The most useful thing about podcasts is the ability to see and listen to people who may be at a distance or who may charge copious quantities of money for delivering speeches in person. The second most useful thing is that they are available 24/7. I can see many local benefits as well, one of which I mentioned in my first paragraph. Once the local hospital administrator has had his say in the news about new services provided by the hospital, it's over. I missed it, or perhaps I saw it and don't remember all of it. But, if he creates a podcast, I can receive the information when I need or want it.

Friday, July 27, 2007


C-5 Galaxy landing at Dover Air Force Base, Delaware. I was honored to have worked around this type of aircraft for 20 years. It's on the top of my list of favorite military aircraft. (The other contemporary favorite is the B-52.)

There are a LOT of what I consider to be huge wastes of time on this site. Do I really want to watch someone getting falling down drunk? Or someone stepping in dog excrement? Uh, NO! Comment all you wish, but it sure seems like an awful lot of people posting to YouTube have quite an exaggerated opinion of themselves and their activities.

Where I can see a possibility for library website use is to advertise programs, especially ongoing or recurring ones such as the summer reading program. Did Sneaks make a particularly memorable visit to your library? Post the video to YouTube and add it to the library's website as well. Highlight portions of your collection. Is there an appropriate YouTube video of backyard mechanics? Add that to your library's website with a banner that advertises your car repair resources.

Looking over the most watched videos illustrates for me the phenomenon of information, in this case a video, moving at breakneck speed across the world and becoming fodder for the water cooler. Here we have the electronic equivalent of the water cooler.

Web 2.0 Awards

Nothing like getting paid to play games at work, is there! I liked the variety of games on Arcaplay - much larger than Yahoo has. I also liked that the list had a large number of sites and that they were grouped by topic. I used Zillow and was gratified that the house the spouse, the bank, and I own has appreciated quite nicely since we bought it, if this site can be believed. (I've heard that the figures are inflated on this site.) It was also fun to see the aerial view of the neighborhoods at which I looked. I browsed Etsy and saw some interesting things for sale. I also looked at some travel sites that gave me an idea of what airline tickets might cost. This site also let me know exactly which flights go where I want to go.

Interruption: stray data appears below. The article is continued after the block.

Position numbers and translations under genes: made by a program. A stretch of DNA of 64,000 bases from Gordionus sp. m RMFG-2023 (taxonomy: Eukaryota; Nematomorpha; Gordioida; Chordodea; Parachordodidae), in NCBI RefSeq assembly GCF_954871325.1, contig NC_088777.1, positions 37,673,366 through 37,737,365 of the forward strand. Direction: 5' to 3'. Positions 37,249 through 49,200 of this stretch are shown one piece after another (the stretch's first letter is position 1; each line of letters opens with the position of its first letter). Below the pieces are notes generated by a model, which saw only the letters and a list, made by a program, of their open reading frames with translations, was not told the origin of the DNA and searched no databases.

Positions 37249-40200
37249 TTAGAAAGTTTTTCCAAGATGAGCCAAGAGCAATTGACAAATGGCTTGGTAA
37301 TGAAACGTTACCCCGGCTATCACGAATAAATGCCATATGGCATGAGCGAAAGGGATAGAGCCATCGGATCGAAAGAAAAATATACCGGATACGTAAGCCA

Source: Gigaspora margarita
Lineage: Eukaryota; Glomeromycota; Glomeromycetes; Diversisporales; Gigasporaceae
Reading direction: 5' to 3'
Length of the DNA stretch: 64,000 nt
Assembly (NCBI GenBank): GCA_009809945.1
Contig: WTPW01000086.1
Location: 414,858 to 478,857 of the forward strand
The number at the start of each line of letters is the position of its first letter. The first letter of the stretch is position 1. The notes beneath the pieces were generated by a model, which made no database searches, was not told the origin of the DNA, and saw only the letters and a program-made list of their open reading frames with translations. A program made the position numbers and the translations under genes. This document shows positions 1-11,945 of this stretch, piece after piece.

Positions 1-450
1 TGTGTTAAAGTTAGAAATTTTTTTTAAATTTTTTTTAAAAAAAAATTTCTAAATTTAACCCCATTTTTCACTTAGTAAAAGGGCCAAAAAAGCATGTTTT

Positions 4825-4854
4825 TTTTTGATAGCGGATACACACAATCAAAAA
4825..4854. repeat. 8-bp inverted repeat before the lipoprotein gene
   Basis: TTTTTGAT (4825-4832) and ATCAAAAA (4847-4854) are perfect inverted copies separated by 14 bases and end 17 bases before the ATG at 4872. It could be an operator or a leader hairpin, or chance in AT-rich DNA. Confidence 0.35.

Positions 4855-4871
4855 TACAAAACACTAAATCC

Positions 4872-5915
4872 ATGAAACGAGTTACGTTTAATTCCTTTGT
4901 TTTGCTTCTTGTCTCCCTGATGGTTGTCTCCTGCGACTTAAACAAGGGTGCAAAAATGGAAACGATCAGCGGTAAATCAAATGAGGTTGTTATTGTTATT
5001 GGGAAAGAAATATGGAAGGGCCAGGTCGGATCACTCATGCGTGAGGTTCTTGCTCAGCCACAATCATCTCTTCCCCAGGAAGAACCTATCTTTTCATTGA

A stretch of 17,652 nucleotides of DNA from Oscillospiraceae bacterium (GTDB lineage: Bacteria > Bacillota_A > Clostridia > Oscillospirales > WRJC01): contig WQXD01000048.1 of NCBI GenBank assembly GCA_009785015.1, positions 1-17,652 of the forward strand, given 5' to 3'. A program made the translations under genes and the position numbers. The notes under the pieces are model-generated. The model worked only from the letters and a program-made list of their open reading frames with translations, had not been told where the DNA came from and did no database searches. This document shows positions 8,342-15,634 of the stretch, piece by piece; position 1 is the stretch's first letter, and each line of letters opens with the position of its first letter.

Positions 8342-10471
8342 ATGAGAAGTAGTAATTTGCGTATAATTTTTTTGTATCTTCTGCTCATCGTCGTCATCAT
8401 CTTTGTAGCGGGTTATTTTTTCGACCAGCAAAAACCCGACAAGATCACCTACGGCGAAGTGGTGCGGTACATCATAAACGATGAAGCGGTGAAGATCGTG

What I didn't like is that there weren't more sites! I could play with this list for a very long time!

I could see using this in a library setting as a referral tool. Almost like a "read-alike" site - as in, "I really liked this site. Are there others like it?" It could also function as a starting point for those interested in pursuing a particular topic but unsure of which websites might be helpful, but who are put off by the hundreds of thousands of hits that a Google search might return.

Zoho Writer

OK, I created a document. Thoughts on this - while I can see that being able to access documents from anywhere I can snag a computer is worthwhile, I have a real concern about security. Yes, you ARE noticing a theme running through my ruminations! Perhaps that is due to my military background, where security is of paramount importance, especially of the written word which is so easily compromised. I can see the usefulness of this site for a group project, so that other team members can log on from wherever they might be and contribute. This would have been valuable in college and library school where students came from a large geographic area and plans had to constantly be made to meet and hand off work or to get together and discuss. There are also applications for telecommunicating, as documents can be saved in various formats. (How about it, boss, may I stay home on Monday?) :)

Wednesday, July 18, 2007

Sand between my toes

Now - what did I say in my last post about wikis regarding the potential for "hacking"? The first thing I see when I go to the Sandbox Wiki is this "Here's the BAD news... someone edited the HOME page for our wiki and deleted all the labels that linked to all the pages that belong to other folks. Here's what has to happen to bring them back..." See what I mean? OK, off my soapbox.

Well, I managed not to make a bunch of stuff disappear. I duly logged my blog address and added to a couple of wikis. I think I'm ready to leave wiki world behind for a while now.